The discovery of fire (or rather its harnessing) was a significant advance that allowed humans to transcend what we were to become what we are now. Well before Galileo and Newton dissected the basic formulations of gravity, humans intuitively understood that heat rises. We empirically learned how to fan the flames. But fire as we know it on Earth requires gravity. Without gravity-driven convection, it will consume its local supply of oxygen and snuff itself out as effectively as if smothered by a fire extinguisher. Questions about fire (up here we prefer the term “combustion”) are ripe for a place where we can tinker with the gravity knob.
Another invention, the wheel, literally carried us into the Industrial Age. Ironically, that particular tool is rendered obsolete on a frontier where one can move the heaviest of burdens with a small push of the fingertips. In space the problem is not how to move an object, but how to make it stay put. Perhaps the invention of the bungee cord and Velcro will be the space-equivalent to the development of the wheel on Earth. Such shifts in thought and perspective, some seemingly minor, happen when you observe the commonplace in a new and unfamiliar setting.
We are now told that we may only be seeing about 4 percent of the stuff that our universe is made of (which raises the question, what is the other 96 percent?). Some questions about fundamental physics can only be made outside our atmosphere or away from the effects of gravity. The International Space Station, contaminated with human-induced vibrations, may not be the ideal platform for these observations, but it is currently in orbit and is available to be used. Many of these experiments are like remora fish, latching onto an opportune shark for a sure ride instead of waiting for the ideal shark to swim by. And we pesky humans, even though we cause vibration, occasionally come in handy when some unexpected problem requires a tweak, a wrench, or simply a swift kick.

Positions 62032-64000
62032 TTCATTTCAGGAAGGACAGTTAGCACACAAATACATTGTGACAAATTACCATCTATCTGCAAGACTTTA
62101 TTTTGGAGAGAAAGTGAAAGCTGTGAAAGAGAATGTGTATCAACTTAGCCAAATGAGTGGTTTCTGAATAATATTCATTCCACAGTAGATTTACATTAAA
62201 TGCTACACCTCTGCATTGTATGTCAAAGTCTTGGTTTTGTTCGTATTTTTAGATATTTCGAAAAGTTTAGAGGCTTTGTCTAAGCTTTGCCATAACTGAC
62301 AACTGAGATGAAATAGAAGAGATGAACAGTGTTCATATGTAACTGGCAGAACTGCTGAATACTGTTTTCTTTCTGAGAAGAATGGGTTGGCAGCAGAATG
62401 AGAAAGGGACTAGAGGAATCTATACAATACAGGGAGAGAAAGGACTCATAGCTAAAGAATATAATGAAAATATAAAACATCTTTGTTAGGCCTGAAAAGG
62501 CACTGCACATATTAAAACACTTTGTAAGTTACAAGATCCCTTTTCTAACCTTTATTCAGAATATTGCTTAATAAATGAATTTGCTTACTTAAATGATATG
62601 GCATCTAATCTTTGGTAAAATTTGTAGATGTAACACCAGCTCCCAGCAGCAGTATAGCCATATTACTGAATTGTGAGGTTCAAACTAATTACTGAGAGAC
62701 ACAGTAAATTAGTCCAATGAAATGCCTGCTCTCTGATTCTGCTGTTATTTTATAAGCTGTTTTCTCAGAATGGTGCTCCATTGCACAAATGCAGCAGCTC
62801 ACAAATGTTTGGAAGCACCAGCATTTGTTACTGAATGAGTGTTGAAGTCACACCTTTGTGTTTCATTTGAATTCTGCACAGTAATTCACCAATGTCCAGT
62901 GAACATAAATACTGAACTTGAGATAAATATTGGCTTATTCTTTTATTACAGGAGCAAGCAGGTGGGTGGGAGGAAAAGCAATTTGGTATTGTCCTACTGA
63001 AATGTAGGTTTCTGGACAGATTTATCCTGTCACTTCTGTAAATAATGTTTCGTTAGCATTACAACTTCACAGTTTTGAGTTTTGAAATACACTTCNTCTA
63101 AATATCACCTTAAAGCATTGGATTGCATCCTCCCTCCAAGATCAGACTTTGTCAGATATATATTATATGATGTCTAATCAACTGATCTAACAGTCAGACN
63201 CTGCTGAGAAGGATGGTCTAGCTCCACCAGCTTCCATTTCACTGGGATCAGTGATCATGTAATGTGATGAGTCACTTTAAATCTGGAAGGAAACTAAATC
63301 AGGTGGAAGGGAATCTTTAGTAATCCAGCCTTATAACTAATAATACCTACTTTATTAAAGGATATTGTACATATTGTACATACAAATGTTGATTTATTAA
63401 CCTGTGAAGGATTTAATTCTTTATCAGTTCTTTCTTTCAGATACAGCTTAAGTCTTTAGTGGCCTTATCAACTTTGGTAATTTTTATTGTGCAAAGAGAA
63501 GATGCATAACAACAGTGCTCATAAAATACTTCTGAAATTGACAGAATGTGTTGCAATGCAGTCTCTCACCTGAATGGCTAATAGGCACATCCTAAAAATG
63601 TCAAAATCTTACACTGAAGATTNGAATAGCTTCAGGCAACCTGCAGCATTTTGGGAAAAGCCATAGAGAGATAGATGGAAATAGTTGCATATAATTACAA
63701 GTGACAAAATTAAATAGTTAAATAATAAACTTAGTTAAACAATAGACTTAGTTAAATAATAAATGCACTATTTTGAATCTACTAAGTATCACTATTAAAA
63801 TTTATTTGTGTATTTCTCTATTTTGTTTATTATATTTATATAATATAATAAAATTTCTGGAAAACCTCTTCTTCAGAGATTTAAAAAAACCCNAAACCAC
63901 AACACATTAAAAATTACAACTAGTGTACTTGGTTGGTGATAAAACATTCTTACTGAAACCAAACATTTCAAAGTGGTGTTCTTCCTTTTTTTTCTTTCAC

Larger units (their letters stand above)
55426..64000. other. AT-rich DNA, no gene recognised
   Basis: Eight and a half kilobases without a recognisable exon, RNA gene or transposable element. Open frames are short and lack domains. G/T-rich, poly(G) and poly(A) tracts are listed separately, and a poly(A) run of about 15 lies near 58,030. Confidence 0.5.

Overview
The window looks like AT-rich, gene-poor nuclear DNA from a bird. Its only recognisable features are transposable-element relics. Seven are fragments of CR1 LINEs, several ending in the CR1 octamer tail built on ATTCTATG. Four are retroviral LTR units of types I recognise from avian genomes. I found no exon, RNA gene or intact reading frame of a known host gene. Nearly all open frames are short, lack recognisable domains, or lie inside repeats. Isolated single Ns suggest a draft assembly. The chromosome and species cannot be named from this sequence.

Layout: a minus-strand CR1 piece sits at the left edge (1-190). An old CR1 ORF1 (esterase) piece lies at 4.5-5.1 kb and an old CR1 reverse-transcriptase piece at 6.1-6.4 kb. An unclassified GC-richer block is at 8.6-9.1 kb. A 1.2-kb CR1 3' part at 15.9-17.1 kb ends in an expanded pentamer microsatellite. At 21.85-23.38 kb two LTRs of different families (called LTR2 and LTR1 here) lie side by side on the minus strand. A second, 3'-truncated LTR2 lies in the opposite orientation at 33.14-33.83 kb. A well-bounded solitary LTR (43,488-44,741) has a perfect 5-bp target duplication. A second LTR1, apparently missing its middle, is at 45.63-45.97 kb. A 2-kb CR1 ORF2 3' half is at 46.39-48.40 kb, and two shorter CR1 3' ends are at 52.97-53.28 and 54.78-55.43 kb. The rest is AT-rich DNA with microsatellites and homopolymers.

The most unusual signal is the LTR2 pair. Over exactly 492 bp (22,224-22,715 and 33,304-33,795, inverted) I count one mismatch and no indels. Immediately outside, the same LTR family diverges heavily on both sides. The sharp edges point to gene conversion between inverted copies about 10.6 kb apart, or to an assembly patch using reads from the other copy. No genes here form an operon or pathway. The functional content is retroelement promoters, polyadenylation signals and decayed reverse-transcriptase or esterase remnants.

Although we have preconceived ideas about how the International Space Station can be utilized, benefits of an unquantifiable nature will slowly emerge and probably will be recognized only in hindsight. The Station offers us perspective; it allows us to question how humans behave on this planet in ways that you can’t when you live there.